Nation. Each year this oil field provides approximately $400 million 
into the public treasury. This is a very significant sale.
  Mr. President, I have been told that there are many uncertainties 
about this sale that would make a potential bidder very cautious. The 
exact share of the field which the Government owns and which Chevron 
owns is in question. The amount of oil in the field is in question. The 
State of California has a suit in the courts regarding that State's 
interest in the field.
  For all of these reasons, Mr. President, Senator McCain and I and 
others placed a number of safeguards into this legislation that protect 
the interests of the taxpayers when it was before the Armed Services 
Committee. This amendment, which is sponsored by Senators McCain, 
Campbell, and myself adds even further safeguards to ensure that we get 
a fair price in any sales that may take place of Elk Hills or its 
components if the Secretary chooses to sell the field in parcels.
  This amendment gives the Secretary of Energy the authority to stop 
the sale and report to the Congress if the sale is turning out to be a 
bad deal. It gives the Secretary the authority to recommend 
alternatives to the sale if the sale is turning out to be a giveaway. 
The amendment also sets up similar procedures for the sale of the oil 
shale reserves. Finally, Mr. President, this amendment contains several 
provisions to streamline the sale which have been requested by the 
Department of Energy to allow the sale to proceed as closely as 
possible to the schedule mandated by the Budget Committee.
  Mr. President, in conclusion, I wish to commend Senator McCain again 
for his effort to make the best of this situation. Decisions were made 
for his Readiness Subcommittee by the Budget Committee. He now has to 
implement those decisions and the provision in our bill as reported and 
the improvements being made today by this amendment represent his and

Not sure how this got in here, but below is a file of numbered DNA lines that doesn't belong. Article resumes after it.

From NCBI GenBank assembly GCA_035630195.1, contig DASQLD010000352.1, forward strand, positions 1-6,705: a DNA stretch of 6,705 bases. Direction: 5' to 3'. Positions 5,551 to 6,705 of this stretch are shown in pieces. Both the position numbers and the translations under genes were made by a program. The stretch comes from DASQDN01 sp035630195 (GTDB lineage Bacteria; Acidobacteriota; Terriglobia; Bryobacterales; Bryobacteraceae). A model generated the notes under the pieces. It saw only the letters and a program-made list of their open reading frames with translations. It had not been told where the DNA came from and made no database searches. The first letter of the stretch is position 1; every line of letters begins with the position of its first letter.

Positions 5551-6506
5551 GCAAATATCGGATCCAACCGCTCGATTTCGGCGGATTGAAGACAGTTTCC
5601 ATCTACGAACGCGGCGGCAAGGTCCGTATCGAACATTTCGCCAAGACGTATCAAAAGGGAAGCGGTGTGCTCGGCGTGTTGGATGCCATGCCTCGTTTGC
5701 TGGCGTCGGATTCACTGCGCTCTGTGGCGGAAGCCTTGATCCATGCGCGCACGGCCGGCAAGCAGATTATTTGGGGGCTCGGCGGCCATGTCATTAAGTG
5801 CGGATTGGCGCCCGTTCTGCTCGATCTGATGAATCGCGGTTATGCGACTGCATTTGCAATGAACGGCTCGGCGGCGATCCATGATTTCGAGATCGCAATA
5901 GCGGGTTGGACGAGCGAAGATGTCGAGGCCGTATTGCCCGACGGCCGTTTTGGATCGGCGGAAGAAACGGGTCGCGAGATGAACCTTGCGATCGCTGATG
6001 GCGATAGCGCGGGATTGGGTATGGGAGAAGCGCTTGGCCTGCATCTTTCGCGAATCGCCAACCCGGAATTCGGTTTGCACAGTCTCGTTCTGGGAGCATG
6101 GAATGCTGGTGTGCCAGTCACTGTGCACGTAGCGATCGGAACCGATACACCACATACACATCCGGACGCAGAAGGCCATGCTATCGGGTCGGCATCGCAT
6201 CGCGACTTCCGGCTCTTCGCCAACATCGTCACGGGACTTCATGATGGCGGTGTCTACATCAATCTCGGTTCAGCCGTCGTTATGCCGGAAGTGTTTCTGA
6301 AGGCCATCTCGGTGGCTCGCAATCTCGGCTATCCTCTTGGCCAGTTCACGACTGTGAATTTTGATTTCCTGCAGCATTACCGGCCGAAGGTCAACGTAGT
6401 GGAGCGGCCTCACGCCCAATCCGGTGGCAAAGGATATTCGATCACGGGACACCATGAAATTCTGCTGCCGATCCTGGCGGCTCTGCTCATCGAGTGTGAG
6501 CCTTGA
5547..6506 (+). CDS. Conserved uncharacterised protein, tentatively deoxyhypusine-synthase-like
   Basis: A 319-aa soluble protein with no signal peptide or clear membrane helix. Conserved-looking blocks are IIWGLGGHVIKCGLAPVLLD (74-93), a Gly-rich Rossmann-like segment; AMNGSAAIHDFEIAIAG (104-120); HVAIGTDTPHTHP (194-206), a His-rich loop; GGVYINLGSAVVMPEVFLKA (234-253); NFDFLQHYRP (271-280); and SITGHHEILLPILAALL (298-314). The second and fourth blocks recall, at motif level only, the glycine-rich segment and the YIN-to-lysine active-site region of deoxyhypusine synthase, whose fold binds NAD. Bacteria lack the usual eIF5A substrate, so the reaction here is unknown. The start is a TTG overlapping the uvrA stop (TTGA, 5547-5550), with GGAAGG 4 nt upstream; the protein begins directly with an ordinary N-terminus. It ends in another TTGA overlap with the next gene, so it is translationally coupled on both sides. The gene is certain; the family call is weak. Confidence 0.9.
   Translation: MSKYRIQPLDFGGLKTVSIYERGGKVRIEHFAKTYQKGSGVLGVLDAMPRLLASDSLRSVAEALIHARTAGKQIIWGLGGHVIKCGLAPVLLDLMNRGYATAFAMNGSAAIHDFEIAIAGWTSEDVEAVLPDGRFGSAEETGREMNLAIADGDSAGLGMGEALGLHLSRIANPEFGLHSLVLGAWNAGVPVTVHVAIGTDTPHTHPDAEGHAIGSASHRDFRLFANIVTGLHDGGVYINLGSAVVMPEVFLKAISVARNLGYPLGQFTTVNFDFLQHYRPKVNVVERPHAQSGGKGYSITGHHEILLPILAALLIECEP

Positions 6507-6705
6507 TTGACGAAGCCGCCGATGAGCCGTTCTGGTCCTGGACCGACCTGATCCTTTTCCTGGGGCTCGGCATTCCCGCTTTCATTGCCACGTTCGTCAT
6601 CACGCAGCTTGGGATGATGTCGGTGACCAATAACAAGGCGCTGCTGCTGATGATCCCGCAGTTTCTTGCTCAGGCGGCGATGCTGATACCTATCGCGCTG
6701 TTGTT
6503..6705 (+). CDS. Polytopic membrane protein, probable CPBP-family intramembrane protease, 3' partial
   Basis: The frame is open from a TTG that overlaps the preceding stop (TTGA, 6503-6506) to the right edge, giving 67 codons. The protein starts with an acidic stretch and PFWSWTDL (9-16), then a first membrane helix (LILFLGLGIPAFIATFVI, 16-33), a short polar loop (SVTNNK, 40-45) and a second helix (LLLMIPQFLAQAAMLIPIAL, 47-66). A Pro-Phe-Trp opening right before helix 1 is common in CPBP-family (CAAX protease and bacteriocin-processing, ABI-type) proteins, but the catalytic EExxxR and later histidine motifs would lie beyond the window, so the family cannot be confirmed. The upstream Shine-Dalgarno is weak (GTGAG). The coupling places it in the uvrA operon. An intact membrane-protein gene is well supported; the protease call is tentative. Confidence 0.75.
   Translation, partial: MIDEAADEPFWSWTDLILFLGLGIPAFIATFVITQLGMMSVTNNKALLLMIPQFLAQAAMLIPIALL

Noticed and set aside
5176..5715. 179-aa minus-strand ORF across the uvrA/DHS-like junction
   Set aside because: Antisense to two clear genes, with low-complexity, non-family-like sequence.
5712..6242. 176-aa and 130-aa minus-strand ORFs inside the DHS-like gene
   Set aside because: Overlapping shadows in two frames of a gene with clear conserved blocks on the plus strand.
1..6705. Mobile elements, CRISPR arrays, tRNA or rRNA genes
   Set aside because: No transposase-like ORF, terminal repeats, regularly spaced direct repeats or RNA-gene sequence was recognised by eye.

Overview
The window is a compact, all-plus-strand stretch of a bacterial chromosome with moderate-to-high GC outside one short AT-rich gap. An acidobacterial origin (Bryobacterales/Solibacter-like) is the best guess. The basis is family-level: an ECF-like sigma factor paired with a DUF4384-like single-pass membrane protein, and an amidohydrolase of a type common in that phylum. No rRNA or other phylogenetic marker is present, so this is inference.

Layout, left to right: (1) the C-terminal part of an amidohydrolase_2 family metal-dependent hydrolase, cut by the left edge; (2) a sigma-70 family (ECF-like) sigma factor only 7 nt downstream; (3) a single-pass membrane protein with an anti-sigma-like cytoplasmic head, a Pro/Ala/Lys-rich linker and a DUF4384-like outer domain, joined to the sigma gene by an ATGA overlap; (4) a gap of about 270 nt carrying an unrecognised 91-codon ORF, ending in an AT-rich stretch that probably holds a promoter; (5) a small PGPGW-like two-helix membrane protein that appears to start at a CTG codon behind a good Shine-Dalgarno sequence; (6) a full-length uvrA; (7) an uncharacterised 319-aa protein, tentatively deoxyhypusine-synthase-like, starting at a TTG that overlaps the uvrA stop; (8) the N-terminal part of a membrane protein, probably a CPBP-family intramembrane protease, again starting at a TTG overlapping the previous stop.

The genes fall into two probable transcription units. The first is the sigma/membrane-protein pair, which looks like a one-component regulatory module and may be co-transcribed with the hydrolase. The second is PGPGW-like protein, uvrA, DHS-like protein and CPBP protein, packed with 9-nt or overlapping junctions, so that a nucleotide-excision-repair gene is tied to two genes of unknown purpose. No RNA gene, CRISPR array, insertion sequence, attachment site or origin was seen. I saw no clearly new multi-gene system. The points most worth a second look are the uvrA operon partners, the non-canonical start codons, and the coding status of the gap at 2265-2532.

the committee as a whole's best effort to do that given the information 
we had available in late June and now in early August.
  The Armed Services Committee does not normally deal with selling 
Government assets and certainly we are not experts in oil field 
transactions. We have produced a provision that I believe is a 
significant improvement on the provision in the House version of this 
bill. And perhaps with the help of the budget committees, we will be 
able to improve it further in conference on this bill or in the 
reconciliation bill where this matter will also be dealt with.
  Mr. President, I urge the adoption of the amendment.
  Mr. CAMPBELL. Mr. President, I want to thank the committee chairman, 
Senator Thurmond, and the ranking member, Senator Nunn, for working 
with me and with the senior Senator from Colorado to craft an amendment 
to the bill concerning the Naval Oil Shale Reserves.
  Section 3302 of the bill before us today would direct the Secretary 
of Energy to study the Naval Oil Shale Reserves and the Naval Petroleum 
Reserves, with the exception of the NPR 1 at Elk Hills, for the purpose 
of determining how the Federal Government, and the U.S. taxpayer, would 
best be served in the management and disposition of these reserves.
  I support that goal. Last year the Energy Committee, of which I am a 
member, passed my bill which would have directly transferred 
jurisdiction over the Naval Oil Shale Reserves from the Department of 
Energy to the Department of the Interior. Since that time the Armed 
Services Committee has raised a concern that we may not have the 
appropriate scale of information to determine how we best maximize the 
Federal interest in these resources. These are federally owned 
resources; in these days of tough, difficult decisions on how we reduce 
the federal deficit, it is critical to me that the Federal interest be 
protected.
  I commend the committee for addressing this issue. However I believe 
that this bill should take the next step. The amendment that I have 
worked out with the chairman and ranking 

[[Page S 11318]]
member of the Armed Services Committee simply provides the Secretary of 
Energy with the authority to take that next step and implement whatever 
course of action is recommended by the study. Indeed, the Department of 
Energy asked, and I strongly agreed, that the time for endless study of 
the oil shale reserves must end and we should move expeditiously to 
develop these resources.
  I have worked very carefully with the Department of Energy, whose 
staff requested nearly a dozen changes in the amendment, virtually all 
of which I made.
  Under my amendment, three options for disposition of these resources 
could be considered. The reserves could be competitively leased by the